6. Beekissed

    Beekissed True BYC Addict

    I utilize the calendar for egg counts too and use to save them from year to year so I could look back at different seasons and the rate of lay then. I've started to implement that once again this laying season. When I take pics of birds and hatches, of gardens and builds, I usually leave the date stamp on the pic and this helps me keep track as well.

    I'm going to look back through this varied archive that I have and start putting it into the journal so I have it all in one place.
     
  7. Beer can

    Beer can Overrun With Chickens

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    Aug 12, 2014
    Upstate NY
    My father in law is in his upper 70s. He uses one of those desk size calendars on his wall in his bakery. They have a addition on their house with a wood fired brick oven, and wholesale bread and rolls. He writes on that calendars daily. His memory might be going but one look through of his calendar and he knows everything Lol! When the first robbins came back in the spring, when the apple trees blossomed, last frost, when he planted what and when in his huge gardens, coldest days, hottest, when he changed the oil in his car or tractor, etc....
     
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  8. millbrookfarm

    millbrookfarm Out Of The Brooder

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    I've been stalking this thread for a while, I'm determined to read every page.

    Anyways,

    I'm on a search for my perfect chicken breed and I'm not sure it exists. I'm hoping that I can get help from multiple threads here.

    Here is what I'm looking for:

    Multicolored (something like an Icelandic)
    Meat build (8-10lbs)
    200-250 eggs per year

    Any thoughts?
     
  9. Our Roost

    Our Roost Chillin' With My Peeps

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    ScottsVille, michigan
    Here are 3 birds for you that I have chosen to observe and cross. The bielefelder. the blue orpington, and the belgium malines. The english crele orpington might give you some more thought about color as well. Each of these meet your egg and meat specifics. Forget getting hens to weigh 8-10 pounds! Raise turkeys instead. You surely can get some roosters to meet that weight, but most likely, not the hens.
     
  10. Shellz

    Shellz Chillin' With My Peeps

    I've been keeping a written record since October to track the rate of lay of my Malines pullets/hens. Date, each egg's weight & which one laid it. What I could really use is a computer spreadsheet! Anyway, this has been a real eye opener for me. My flock is all over the map, but I also have a new bloodline that's come into lay too. Good info that will help me greatly with my selection process this year. :) I've always recorded dressed weights on the freezer bags as well.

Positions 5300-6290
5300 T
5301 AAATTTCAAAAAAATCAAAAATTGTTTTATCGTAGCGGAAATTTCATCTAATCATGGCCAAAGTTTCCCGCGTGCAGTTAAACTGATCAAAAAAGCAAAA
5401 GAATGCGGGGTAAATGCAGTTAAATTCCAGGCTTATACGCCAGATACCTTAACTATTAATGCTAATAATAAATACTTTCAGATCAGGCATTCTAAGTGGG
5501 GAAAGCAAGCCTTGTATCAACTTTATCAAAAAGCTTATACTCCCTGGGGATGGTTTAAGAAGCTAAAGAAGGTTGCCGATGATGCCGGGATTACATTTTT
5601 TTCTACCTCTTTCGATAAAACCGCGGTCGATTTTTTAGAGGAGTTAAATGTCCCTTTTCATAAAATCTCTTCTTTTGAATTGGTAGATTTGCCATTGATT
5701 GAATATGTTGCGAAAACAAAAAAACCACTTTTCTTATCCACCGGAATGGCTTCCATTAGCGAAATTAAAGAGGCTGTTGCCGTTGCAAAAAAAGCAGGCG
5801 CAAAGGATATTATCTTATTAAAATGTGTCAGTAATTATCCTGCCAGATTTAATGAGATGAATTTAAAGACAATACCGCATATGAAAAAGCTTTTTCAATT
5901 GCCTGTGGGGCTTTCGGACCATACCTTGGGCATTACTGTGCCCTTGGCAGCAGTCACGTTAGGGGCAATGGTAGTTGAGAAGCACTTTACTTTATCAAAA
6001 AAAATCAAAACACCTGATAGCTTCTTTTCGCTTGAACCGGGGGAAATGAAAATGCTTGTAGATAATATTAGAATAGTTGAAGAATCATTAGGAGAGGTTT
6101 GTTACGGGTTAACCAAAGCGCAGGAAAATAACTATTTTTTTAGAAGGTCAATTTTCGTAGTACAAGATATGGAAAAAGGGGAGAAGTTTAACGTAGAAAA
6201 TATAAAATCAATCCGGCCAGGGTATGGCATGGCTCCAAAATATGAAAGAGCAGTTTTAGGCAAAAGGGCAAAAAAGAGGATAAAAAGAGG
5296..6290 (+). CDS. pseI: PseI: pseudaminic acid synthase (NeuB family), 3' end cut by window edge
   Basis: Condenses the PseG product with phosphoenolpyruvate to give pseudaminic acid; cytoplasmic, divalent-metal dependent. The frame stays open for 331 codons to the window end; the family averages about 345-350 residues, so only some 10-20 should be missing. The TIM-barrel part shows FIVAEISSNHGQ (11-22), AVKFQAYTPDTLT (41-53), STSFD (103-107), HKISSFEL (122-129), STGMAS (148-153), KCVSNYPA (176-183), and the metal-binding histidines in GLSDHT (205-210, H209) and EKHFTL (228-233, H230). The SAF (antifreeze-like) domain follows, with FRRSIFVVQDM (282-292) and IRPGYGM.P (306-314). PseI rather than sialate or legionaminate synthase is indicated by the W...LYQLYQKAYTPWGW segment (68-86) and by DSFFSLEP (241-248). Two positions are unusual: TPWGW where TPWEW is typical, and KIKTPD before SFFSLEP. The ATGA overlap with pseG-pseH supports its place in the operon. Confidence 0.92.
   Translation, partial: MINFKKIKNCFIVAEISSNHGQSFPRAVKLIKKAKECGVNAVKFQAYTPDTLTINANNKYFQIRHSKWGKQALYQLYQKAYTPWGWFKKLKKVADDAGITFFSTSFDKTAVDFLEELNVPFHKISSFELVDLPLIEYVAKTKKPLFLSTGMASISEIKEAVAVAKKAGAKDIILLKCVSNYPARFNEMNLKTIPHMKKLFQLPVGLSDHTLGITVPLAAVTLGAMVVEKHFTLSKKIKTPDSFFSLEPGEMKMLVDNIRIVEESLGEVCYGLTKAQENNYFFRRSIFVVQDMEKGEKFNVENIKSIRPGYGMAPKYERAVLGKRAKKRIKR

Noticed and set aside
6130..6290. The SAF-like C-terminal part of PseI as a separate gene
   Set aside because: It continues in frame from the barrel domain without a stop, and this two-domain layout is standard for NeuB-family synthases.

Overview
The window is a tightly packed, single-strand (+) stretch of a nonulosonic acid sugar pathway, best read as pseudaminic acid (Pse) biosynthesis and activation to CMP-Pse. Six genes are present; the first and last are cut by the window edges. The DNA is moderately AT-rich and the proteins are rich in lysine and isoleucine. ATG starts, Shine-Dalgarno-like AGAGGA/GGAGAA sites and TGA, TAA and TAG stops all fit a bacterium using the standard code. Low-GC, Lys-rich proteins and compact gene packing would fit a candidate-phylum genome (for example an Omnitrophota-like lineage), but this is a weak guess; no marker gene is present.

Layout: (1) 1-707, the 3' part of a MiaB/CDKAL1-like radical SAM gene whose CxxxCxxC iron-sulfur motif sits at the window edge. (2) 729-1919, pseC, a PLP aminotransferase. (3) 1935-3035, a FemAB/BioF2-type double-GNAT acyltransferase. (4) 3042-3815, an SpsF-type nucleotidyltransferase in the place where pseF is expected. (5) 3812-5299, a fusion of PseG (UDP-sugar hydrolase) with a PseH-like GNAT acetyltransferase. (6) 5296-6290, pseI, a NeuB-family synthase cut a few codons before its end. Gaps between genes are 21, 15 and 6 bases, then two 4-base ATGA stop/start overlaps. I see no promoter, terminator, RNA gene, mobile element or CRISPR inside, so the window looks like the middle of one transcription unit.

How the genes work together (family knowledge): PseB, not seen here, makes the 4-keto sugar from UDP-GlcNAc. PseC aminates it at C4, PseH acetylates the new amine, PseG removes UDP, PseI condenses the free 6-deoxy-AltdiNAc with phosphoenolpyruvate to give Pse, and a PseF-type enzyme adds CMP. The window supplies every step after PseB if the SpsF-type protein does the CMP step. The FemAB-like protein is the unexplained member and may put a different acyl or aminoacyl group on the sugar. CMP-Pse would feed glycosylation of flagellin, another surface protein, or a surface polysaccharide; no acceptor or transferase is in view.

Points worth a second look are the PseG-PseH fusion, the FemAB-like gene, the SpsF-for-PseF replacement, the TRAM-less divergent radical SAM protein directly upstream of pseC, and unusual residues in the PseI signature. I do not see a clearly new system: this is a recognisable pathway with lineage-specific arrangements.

I've found my birds not to be stellar layers during the winter, so I'm considering another breed for that. Something that lays anything but a beige egg & is very cold hardy. I'm thinking...cream brabanters. If anyone has other breed suggestions, I'd be willing to consider them. I have no electricity to my coop though, so there's no supplementing light there. I'd just get a few production birds, but they all lay beige eggs similar to my Malines. My coop isn't easily partitioned, so...can't go that route either. :p

    Millbrookfarm...not sure such a chicken exists. If there is, I'd like to know! :D I researched for a year to find my chosen breed, the Malines. I'm still waiting to hear from the buckeye breeder to try to 'fix' the comb issues I have with the roosters' large, single combs. I might ditch this project for another year & keep working with my Malines as they are. They still need some work anyway. The Malines meat can't be beat though! We roast ours as you would a conventional cornish x. They only start to lose tenderness at 7 months of age. I didn't even separate the sexes & they did well on 15% protein grower ration & will happily free range for most of their food in warmer months. Very easy keepers! I will be separating the sexes this year though & watch for any differences in growth. :) Sorry...shameless plug. :oops: